47.This petition in seeking the determination that 1st respondent committed the murder without stating how that finding affected the results, leads this Court to find that the cardinal principle of law which is encapsulated in Article 50 (2)(o) that, a man shall not be placed in jeopardy twice for the same action will be violated if the court receives the same evidence that will be adduced at the criminal trial. The Latin maxim ‘nemo debet bis vexari pro ura et eadem causa’ (no man ought to be fixed twice for the same cause) will apply in this case where the petitioner has failed to impute in his pleadings, violation of the will of the people of Kimilili Constituency.
48.The petitioner erred to argue that to strike out the petition would violate his right of access to justice. Conversely, I would state that the respondents have a right to avoid facing what is a vexatious action which does not fall within the ambits of election dispute.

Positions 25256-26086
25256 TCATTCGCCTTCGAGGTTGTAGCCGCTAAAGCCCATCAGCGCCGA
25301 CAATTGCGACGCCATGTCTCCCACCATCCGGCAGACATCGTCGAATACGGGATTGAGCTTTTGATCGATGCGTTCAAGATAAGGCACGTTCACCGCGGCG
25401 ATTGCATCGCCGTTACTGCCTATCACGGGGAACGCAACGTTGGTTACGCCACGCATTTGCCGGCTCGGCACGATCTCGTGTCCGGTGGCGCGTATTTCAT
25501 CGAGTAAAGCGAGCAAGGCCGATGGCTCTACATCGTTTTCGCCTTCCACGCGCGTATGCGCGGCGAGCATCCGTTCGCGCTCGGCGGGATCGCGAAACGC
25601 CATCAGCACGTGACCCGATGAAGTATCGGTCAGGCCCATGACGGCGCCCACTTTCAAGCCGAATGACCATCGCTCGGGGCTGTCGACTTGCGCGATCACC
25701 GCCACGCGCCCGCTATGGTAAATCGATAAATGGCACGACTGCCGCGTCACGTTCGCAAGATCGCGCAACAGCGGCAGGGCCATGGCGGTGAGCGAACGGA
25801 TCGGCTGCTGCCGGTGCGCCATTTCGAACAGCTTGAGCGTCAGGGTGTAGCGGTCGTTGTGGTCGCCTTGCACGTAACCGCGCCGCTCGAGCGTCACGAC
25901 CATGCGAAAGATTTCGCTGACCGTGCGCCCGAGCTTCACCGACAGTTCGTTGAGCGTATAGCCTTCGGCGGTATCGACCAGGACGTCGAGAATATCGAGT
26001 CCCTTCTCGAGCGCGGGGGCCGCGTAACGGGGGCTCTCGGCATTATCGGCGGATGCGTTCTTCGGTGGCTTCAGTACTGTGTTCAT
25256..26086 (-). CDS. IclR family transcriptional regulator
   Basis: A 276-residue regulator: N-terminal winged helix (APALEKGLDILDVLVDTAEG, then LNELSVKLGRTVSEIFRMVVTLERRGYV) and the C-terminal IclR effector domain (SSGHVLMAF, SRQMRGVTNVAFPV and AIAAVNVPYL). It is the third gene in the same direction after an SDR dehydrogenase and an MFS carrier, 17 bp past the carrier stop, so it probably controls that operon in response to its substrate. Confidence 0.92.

49.The petitioner’s other argument that, despite the criminal charge the 1st respondent is facing, the election court can still direct an order to DPP to carry out further investigation fails because as stated before the petitioner does not disclose election offense per se.
50.It follows that all pleadings relating to the alleged violence fails and will be struck out. It will be a high price to pay to allow the allegations of election malpractice of criminal nature to proceed at the risk of affecting the murder trial, in the absence of evidence of the alleged malpractice being pleaded to show it affected the rights of the electorate.